There is a relatively youthful depiction of Holofernes in this version which potentially is to symbolise how he was lured in by Judith before being brutually disposed of. Judith represents bravery and loyalty to her people, who were now free from the attack which her actions had ended.
This contrasts to other work by Botticelli where he had actually depicted Holofernes as a grey haired military man with great experience and knowledge, but without the same sexual desires as suggested here. The controversy around the artist's sexuality also adds an extra spice to this beautiful representation on the male body.
It is probably that this fresco was completed around the same time as The Return of Judith, approximately 1472. It is a tempera on wood painting that measures 31 x 25 cm which is a standard size for much of Botticelli's work.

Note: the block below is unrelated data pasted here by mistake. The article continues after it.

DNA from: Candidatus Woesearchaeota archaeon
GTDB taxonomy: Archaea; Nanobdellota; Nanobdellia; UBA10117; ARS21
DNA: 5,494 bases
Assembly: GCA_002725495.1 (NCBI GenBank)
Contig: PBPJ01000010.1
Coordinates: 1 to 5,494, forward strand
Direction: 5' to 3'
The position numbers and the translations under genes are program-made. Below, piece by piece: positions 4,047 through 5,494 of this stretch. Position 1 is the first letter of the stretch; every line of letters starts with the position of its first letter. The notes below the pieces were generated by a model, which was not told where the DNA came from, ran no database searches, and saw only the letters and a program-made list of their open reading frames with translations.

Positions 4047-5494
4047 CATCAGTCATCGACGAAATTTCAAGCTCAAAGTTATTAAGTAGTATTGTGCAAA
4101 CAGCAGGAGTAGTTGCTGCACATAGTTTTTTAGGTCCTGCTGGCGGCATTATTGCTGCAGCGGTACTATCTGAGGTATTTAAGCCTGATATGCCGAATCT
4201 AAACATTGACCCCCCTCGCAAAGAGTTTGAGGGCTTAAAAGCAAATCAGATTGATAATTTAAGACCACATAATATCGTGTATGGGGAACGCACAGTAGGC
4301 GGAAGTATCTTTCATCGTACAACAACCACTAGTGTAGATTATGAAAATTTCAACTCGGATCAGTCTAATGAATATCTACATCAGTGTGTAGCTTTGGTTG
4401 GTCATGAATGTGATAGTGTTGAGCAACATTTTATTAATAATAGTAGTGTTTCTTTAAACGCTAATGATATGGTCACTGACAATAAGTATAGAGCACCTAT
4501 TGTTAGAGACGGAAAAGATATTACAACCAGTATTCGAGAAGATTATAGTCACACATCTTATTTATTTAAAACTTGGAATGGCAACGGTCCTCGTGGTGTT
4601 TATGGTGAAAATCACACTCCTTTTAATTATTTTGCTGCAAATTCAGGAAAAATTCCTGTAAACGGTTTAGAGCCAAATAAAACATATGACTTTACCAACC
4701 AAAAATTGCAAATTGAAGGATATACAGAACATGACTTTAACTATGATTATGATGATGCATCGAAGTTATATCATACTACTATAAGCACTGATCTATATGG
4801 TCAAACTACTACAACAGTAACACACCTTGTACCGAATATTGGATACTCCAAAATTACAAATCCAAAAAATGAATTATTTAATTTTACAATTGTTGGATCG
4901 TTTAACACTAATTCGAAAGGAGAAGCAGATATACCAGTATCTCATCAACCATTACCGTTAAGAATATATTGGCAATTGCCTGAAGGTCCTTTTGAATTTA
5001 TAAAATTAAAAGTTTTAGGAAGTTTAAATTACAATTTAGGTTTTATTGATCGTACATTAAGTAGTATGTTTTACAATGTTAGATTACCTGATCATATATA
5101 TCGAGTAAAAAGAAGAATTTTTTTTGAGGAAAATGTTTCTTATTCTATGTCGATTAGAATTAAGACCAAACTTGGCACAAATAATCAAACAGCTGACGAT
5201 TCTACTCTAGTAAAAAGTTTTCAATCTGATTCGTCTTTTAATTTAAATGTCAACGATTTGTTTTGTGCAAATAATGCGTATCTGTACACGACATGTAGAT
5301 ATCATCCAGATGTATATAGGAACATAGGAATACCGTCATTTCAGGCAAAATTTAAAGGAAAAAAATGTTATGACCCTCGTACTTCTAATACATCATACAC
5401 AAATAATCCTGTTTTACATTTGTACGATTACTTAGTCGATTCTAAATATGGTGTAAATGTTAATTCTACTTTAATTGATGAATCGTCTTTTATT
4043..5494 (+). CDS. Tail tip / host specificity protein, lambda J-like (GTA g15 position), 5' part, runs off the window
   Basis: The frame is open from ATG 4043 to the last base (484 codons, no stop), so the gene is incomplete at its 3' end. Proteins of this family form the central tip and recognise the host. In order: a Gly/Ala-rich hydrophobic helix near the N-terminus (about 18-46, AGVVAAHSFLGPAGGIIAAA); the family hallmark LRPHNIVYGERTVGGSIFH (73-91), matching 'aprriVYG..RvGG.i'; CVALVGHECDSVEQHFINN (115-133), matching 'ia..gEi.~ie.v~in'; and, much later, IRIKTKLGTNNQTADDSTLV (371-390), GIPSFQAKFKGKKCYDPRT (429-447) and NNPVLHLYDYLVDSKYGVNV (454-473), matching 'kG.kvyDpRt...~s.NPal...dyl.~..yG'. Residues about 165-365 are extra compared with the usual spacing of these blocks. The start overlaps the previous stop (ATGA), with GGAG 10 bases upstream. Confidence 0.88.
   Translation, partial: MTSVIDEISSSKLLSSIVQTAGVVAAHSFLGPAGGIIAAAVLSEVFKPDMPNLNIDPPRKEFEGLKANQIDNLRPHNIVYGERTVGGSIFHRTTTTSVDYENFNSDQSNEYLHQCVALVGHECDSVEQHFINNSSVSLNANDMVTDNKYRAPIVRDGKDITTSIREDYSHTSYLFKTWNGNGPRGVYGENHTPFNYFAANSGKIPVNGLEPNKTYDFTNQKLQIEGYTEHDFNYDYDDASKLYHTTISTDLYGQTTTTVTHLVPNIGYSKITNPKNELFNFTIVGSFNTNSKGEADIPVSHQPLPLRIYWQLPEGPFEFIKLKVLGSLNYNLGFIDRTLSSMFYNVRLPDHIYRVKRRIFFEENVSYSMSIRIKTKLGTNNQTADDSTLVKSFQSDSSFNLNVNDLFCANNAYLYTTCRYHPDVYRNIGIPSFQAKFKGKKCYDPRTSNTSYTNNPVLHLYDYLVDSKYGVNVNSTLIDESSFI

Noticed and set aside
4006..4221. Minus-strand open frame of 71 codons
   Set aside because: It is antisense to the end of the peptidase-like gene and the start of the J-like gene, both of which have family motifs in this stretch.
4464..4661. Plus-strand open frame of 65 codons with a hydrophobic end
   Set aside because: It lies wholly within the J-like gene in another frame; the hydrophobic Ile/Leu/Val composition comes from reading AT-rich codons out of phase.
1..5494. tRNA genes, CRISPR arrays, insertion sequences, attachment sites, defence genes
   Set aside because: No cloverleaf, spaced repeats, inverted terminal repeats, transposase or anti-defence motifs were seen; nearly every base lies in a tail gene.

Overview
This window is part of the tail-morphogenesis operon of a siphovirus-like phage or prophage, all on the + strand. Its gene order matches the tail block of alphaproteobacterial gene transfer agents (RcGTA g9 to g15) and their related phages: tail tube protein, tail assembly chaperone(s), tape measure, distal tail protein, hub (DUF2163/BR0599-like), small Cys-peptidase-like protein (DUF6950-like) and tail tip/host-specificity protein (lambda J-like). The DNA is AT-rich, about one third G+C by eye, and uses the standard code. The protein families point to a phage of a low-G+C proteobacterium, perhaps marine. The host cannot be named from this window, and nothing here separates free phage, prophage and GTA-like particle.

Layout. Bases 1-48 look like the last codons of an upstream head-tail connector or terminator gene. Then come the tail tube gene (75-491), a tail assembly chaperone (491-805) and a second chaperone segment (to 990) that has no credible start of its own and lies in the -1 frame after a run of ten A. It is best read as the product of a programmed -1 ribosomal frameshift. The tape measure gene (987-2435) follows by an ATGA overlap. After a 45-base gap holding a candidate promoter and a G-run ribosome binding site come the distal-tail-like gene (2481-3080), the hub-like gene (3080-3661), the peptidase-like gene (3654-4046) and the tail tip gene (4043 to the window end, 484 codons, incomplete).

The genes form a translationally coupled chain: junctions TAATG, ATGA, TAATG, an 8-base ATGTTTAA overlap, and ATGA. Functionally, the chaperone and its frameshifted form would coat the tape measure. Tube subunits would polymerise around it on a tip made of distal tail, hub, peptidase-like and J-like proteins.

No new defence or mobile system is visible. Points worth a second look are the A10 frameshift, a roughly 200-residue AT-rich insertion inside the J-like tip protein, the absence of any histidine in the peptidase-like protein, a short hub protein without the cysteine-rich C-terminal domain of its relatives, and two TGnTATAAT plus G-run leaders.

The Discovery of the Murder of Holofernes fits closely with another famous Botticelli painting - that of Judith with the Head of Holofernes. Judith herself appears frequently in the work of famous artists from the Renaissance all the way to the present day - see the Judith with the Head of Holofernes by Gustav Klimt, Judith Beheading Holofernes by Caravaggio and Judith by Giorgione for some of the best examples of this.
Artist Botticelli places two groups of Assyrians in the background which bears some resemblance to work that he completed in several Adoration scenes. Here their facial expression bears shock at this discovery, aware of the ramifications that his death represents. To see such a strong figure reduced to naked vulnerability is enough by itself, but with the circumstances of his death, they had much to take in when entering his tent.